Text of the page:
12th – I was lucky enough to get to attend one of the Blitz open days for this year (which you can still apply to for next year). I must say it was a wonderful insight into the company, and was accompanied by a memorable night at the pub with some of the lovely guys from Blitz, I met some amazing people I will never forget. I only hope I have the opportunity to visit them all again.
April was another month full of intense working on Void (to be honest January to July I was constantly busy working on it), as well as working on Void, my website had a redesign, and I started writing for SK Gaming sadly with my lack of time I only wrote up a couple of articles though.
16th – It’s my nieces birthday, it was her first birthday so I went back home to visit her along with my sister too, it was a lovely time, and it fit together well with other plans. I love watching Bethan grow up, the following picture was taken on her birthday of her doing her sneaky laugh.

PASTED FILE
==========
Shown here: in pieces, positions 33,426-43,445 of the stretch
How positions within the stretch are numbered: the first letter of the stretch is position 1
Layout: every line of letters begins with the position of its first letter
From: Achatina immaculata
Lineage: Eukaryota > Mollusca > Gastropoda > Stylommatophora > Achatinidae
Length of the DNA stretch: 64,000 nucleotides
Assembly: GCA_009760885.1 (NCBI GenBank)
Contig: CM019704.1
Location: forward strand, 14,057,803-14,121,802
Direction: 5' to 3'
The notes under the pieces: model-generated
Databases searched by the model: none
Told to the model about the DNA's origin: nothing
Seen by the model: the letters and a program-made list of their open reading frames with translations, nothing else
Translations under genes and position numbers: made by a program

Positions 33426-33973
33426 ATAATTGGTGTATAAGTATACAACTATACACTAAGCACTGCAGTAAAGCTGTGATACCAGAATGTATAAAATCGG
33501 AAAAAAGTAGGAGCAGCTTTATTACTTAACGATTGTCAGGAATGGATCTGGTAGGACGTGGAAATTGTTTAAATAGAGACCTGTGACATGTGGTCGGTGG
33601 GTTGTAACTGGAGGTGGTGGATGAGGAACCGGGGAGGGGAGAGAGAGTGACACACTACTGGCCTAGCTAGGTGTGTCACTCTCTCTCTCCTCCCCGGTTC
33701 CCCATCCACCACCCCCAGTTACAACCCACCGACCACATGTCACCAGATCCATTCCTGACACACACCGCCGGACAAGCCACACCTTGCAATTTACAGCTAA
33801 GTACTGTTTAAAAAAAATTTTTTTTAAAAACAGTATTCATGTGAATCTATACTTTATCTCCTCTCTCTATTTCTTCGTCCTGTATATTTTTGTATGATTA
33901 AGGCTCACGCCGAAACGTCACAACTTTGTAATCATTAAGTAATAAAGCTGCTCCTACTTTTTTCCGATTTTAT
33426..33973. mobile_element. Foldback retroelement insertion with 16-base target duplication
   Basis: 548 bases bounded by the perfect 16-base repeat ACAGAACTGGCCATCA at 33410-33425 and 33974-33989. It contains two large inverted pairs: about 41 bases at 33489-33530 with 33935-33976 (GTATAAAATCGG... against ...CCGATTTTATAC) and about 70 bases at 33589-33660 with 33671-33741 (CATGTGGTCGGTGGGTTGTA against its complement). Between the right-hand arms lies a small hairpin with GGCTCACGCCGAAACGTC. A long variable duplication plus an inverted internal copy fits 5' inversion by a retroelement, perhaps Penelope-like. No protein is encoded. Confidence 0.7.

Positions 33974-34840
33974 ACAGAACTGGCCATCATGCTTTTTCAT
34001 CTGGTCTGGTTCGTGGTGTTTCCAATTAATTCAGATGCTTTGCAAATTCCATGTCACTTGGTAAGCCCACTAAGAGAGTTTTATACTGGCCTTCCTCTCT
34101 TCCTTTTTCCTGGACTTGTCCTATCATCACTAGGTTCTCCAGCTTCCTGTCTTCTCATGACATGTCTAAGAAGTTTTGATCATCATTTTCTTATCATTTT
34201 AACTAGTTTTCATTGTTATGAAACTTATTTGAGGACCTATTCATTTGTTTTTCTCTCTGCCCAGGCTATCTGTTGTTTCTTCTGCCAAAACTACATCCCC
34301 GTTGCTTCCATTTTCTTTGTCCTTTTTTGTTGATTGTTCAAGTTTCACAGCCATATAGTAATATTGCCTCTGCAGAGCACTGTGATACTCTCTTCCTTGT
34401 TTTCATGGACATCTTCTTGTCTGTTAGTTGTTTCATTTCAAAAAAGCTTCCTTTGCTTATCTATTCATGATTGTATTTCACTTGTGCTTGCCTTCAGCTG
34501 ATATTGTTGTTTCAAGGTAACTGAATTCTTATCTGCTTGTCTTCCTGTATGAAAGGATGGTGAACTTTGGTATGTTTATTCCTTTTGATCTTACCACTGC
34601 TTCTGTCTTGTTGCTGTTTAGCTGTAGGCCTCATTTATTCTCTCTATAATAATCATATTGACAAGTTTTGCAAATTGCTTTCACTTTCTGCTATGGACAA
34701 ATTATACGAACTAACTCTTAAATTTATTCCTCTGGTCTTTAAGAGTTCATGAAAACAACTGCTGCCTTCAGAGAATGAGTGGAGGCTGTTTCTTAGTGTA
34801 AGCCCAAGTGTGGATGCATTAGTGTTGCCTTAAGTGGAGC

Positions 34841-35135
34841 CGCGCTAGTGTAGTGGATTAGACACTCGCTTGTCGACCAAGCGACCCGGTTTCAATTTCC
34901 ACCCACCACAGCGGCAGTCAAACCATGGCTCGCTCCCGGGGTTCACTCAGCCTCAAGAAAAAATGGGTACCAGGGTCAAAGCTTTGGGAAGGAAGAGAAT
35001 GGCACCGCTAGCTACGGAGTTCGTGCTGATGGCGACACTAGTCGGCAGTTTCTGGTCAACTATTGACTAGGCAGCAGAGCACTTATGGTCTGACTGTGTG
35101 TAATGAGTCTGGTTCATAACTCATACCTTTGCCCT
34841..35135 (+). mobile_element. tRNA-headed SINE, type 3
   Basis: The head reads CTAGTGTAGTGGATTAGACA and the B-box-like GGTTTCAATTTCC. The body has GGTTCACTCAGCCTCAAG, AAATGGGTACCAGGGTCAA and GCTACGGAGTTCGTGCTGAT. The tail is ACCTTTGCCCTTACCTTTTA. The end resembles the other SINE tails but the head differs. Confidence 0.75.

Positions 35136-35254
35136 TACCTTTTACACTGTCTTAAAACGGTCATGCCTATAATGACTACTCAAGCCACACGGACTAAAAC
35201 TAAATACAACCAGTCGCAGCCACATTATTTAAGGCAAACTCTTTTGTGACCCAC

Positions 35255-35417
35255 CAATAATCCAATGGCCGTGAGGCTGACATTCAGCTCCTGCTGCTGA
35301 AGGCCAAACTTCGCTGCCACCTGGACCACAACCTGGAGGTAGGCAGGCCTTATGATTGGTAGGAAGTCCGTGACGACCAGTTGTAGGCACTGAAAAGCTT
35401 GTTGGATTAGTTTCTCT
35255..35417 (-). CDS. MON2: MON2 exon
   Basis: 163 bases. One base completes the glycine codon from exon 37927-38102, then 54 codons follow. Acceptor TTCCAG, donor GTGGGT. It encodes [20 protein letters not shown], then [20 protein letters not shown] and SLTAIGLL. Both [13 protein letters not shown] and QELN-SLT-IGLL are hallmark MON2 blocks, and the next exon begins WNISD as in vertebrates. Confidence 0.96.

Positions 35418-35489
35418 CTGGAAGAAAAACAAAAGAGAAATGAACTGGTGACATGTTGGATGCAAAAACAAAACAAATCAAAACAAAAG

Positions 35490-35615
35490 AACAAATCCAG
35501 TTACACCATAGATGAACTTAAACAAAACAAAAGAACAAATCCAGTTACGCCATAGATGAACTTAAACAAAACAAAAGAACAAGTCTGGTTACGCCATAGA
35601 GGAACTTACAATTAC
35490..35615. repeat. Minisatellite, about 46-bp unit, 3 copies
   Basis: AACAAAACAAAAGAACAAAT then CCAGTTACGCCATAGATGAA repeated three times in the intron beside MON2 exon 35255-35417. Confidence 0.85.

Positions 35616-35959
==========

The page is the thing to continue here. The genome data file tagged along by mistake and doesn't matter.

18th – With only a couple of months until I had to move out of my place in Wales, there was house hunting needed for the new destination of Aldershot. And oh my god, some of the places we visited (myself, my sister and Tim her boyfriend) were amazing. But sadly each had a bad point. It was then down to choosing which we preferred.
29-5th – Was the Computer Games Design 09 degree show, it was awesome the Void team attended every day, and made sure it was all running ok, sadly the main day people popped by was the opening night, but that was ok. You can check up my quick entry here